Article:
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December 6th Highlights
- One Small Step for Cannabis Regulation, One Giant Leap for the Future of Cannabis - The United Nations Commission on Narcotic Drugs (CND) on Wednesday accepted a World Health Organization (WHO) recommendation to remove cannabis and cannabis resin from Schedule IV of the 1961 Single Convention on Narcotic Drugs. The historic vote in Vienna could have far-reaching implications for the global medical cannabis industry, ranging from regulatory oversight to scientific research into the plant and its use as a medicine. The passage of Recommendation 5.1 carries broad symbolic significance for medical cannabis, as it could help boost medical cannabis legalization efforts around the globe now that the CND tacitly acknowledges the medical utility of the drug. The vote could encourage countries to reevaluate how cannabis is classified on their own lists of narcotic drugs, potentially paving the way for more research into medical marijuana and its use as a treatment for a variety of ailments and conditions. Thanks to Alfredo from MMJ for this content snip - Here is a very short summary of the vote:
- 5.1: yes to remove Cannabis and Cannabis resin from Schedules 1 and 4. Win! (This is the plant itself and the resin, such as Hashish.)
- 5.2.1 was rejected, so D9-THC will NOT be added to the Schedules. Win! (Includes isomers.)
- 5.5: CBD will NOT be added to the Schedules. Win! (It never was Scheduled, and WHO issued a very favorable report on it. Also, hemp is not subject to this Treaty anyway.)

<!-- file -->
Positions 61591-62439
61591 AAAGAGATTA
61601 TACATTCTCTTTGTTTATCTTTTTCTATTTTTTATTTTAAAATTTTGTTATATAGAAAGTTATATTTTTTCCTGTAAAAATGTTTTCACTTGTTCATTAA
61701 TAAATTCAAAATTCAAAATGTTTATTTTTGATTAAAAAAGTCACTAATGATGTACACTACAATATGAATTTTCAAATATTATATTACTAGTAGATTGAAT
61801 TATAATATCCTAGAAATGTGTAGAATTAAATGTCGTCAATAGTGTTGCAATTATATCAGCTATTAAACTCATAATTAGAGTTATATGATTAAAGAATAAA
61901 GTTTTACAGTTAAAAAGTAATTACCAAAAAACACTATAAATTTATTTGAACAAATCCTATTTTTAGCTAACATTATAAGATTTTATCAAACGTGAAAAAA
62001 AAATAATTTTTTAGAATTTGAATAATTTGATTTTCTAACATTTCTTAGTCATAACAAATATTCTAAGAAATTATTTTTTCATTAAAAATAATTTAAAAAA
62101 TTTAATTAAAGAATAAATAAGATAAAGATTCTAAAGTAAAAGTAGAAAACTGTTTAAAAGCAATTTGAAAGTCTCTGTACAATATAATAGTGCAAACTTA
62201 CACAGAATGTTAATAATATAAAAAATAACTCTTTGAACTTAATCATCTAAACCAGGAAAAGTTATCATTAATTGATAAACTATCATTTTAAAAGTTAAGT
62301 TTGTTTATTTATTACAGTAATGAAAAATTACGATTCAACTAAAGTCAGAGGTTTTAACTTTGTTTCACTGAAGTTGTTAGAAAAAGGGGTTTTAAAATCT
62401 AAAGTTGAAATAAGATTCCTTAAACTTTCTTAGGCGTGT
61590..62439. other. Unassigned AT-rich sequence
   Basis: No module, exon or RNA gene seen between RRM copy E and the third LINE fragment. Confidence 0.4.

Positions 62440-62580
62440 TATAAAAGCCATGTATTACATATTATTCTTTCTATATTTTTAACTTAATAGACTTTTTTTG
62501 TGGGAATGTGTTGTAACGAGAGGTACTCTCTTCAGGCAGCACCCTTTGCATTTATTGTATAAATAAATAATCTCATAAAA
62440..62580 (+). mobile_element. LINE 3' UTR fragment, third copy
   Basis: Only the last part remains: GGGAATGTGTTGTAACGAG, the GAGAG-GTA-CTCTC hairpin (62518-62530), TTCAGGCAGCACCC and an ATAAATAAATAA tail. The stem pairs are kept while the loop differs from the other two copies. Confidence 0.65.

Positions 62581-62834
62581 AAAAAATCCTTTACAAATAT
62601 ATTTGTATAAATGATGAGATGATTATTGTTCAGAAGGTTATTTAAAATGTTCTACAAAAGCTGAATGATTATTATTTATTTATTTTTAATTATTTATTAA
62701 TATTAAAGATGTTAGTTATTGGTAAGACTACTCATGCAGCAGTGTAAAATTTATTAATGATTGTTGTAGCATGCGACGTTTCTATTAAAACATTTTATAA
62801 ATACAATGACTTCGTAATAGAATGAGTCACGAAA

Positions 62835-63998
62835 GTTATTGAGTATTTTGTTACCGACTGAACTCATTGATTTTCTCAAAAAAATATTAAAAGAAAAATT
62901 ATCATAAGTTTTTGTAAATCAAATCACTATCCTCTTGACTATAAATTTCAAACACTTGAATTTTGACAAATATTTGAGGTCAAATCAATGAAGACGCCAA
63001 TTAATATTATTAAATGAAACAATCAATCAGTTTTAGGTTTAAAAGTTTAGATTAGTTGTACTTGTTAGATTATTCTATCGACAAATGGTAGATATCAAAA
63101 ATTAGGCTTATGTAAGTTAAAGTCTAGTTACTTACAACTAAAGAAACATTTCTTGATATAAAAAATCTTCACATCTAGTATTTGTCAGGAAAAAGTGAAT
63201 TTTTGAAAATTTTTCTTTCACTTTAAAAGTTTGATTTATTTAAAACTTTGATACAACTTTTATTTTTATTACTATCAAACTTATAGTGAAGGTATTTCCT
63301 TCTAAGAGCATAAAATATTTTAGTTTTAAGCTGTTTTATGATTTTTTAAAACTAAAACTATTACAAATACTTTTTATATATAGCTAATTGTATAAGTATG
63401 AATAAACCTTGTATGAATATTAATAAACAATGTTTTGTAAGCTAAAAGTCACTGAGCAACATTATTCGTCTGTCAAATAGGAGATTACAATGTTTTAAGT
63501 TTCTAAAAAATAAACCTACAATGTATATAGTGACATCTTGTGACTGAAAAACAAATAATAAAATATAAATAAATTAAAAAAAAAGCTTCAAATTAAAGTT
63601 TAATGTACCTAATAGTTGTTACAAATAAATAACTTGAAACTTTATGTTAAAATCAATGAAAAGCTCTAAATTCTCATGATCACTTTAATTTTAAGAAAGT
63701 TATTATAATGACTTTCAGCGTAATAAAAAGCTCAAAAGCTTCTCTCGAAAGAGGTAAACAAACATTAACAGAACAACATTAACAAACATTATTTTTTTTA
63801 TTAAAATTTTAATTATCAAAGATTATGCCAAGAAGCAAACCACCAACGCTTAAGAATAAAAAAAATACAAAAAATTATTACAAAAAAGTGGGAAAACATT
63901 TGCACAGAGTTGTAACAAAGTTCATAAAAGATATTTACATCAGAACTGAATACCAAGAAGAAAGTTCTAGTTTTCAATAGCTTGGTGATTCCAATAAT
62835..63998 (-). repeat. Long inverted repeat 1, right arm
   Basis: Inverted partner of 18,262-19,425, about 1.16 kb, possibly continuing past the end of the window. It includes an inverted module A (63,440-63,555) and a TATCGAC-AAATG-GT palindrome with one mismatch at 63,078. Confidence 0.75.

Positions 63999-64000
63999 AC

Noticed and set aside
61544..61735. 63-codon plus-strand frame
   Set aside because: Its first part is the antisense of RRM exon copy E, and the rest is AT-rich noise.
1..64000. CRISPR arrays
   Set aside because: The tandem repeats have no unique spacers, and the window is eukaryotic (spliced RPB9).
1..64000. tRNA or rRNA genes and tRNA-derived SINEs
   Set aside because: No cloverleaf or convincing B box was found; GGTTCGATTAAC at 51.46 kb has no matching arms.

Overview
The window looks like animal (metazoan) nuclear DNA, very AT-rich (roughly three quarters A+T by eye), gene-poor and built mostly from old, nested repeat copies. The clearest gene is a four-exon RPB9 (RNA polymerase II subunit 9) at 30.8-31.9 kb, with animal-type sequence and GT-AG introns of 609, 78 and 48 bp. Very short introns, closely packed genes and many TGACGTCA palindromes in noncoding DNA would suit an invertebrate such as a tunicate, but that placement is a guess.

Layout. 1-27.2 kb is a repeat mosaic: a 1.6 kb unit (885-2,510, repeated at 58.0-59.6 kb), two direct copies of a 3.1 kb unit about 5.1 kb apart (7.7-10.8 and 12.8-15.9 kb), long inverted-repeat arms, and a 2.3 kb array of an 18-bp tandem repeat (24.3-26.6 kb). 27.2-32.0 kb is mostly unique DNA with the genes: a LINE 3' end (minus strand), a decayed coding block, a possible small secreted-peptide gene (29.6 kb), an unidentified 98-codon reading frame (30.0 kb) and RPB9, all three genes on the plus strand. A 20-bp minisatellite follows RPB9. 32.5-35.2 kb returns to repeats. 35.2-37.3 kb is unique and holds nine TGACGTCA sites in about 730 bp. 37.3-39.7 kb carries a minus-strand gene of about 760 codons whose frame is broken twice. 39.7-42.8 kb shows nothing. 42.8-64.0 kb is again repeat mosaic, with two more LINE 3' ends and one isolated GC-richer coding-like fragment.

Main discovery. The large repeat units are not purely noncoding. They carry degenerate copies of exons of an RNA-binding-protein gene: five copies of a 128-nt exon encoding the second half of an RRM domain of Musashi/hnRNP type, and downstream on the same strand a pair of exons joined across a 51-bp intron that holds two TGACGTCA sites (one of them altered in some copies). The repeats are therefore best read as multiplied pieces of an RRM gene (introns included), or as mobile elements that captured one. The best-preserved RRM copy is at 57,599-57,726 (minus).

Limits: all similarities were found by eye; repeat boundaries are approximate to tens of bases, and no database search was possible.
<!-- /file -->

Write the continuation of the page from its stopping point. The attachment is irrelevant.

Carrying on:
- High-THC Extracts and Tinctures were NOT removed from Schedule 1, the lowest level of the Schedule. You can’t win them all
- Retail Space is High Value in Canada - Retail in the Canadian cannabis industry is becoming more important as distribution remains the key driver to access and user growth. Consolidation is picking up among Canada’s regulated cannabis retailers as recreational cannabis sales continue their upward monthly trend, with industry insiders predicting more store mergers and acquisitions. The retail M&A trend appears to be driven by a market that’s growing more competitive and crowded in certain areas, large chains attempting to cement their competitive advantage and expand their brand portfolios as well as retailers seeking quick expansion in existing markets. Content source. I recently spoke with Matt Lamers in Canada on the Canadian market.
- The Growing U.K Cannabis Market - Britain is set to see the greatest cannabis medical market growth rate in Europe between 2020-2025. According to a new report, entitled European Cannabis 2020, by international cannabis market research firm Brightfield Group, expectations to allow for domestic cultivation and general practitioners prescribing in the coming years will result in a 2020-2025 compound annual growth rate (CAGR) of 98%. Like in Australia, the U.K. will outgrow the access bottleneck as more products become available, price points lower and clinics open. The U.K. will see a similar growth trajectory as Australia. Content Source
United Nations approves WHO recommendation to reschedule cannabis in historic vote
Drivers using medicinal cannabis are SAFE on the roads, Aussie study reveals
In Germany, EU court’s CBD decision brings additional political support for access
Althea Group subsidiary signs manufacturing agreement with Tinley’s
Zelira Therapeutics to launch hemp-based toothpaste with U.S. partner
Pro-cannabis party says full legalisation would create 100,000 new jobs in Australia
Cann Group granted facility licences for Mildura facility